Information for Contract Interpreters
Certified Interpreters are interpreters who are certified by the Administrative Office of the United States Courts (AO) as having passed the Federal Court Interpreter Certification test. Only three languages are certified by the AO: Spanish, Haitian Creole and Navajo. The court may not hire a Spanish, Navajo or Haitian Creole interpreter who is not AO Certified.
Otherwise-Qualified Interpreters are interpreters in languages for which the AO has not developed a certification program. Under this category there are two classifications:
Professionally Qualified (PQ) Interpreters
- Have passed the State Department conference or seminar interpreter test in a language pair that includes English and the target language. (Note: the State Department’s escort interpreter test is not accepted as qualifying.)
- Have passed the United Nations interpreter test in a language pair that includes English and the target language.
- Be a current member in good standing of either:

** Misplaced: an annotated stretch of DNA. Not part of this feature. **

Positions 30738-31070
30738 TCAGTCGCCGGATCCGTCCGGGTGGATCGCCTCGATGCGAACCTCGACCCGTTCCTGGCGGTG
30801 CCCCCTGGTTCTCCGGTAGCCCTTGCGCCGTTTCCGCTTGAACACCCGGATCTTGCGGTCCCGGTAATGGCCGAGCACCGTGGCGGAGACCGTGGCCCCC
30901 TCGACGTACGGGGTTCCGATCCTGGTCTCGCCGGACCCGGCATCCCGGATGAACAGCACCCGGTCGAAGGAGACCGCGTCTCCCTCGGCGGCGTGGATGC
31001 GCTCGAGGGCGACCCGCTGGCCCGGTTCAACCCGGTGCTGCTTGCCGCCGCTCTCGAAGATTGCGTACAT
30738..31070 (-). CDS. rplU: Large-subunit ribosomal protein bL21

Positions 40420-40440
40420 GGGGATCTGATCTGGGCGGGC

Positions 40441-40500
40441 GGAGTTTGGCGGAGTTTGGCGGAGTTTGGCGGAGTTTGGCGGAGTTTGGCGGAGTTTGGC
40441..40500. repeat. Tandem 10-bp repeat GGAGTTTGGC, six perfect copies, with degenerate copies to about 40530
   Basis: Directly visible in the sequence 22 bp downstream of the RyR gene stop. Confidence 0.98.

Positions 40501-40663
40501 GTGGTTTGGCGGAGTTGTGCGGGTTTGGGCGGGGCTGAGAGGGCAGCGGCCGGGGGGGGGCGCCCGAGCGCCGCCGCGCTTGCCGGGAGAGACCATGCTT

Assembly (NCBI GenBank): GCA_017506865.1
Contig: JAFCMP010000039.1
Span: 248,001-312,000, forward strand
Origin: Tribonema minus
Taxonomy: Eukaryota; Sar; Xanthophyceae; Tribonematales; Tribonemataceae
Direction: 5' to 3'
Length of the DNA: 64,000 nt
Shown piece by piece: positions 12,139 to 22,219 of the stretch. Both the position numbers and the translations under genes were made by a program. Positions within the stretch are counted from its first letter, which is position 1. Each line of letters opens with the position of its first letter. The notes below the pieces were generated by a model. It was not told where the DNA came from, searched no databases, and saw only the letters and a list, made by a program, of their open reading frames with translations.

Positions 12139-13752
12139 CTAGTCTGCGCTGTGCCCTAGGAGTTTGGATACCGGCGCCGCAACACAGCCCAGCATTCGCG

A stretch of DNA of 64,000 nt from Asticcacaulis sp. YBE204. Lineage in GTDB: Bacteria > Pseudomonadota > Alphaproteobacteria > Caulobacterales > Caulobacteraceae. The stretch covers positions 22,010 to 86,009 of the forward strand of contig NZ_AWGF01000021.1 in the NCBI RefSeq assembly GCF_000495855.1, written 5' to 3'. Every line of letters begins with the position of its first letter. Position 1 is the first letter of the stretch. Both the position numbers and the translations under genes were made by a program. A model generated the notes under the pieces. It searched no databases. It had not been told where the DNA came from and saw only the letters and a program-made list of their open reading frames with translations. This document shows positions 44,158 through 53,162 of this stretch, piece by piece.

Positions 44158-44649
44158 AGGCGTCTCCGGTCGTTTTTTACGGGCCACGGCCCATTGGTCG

- Association Internationale des Interpretes de Conference (AIIC) OR
- American Association of Language Specialists (TAALS) (Note: the language pair of the membership qualification must be English and the target language).
- Hold a Specialist Certificate: Legal (SC:L) of the Registry of Interpreters for the Deaf (RID).
California State Registered Interpreters and California State Certified Interpreters technically fall under this category under the 2010 revision of the United States Courts Guide to Judiciary Policy but they are paid at a different rate than language-skilled interpreters.
|Interpreter Type||Full Day||Half Day||Overtime|
|PQ & LS California State Certified||$495||$280||$70/hour|
|LS & LS California Registered||$350||$190||$44/hour|
United States Courts Policies
The court’s employment of interpreters is subject to the Service Terms and Conditions and the Standards for Performance and Professional Responsibility of the United States Courts. This includes the policies on cancellation and early termination.
Effective May 16, 2005, the Judicial Conference of the United States requires all new employees, externs and contractors to undergo fingerprint checks. A fingerprint check is a technical fingerprint search of the criminal history records in the FBI national fingerprint database to determine whether an arrest record exists for a particular individual.
Any contractor who has been hired for an assignment since May 16, 2005 and has not yet been fingerprinted must make immediate arrangements to be fingerprinted by the Human Resources Unit. All other contractors must be fingerprinted within 30 calendar days from the date of their next assignment with the court.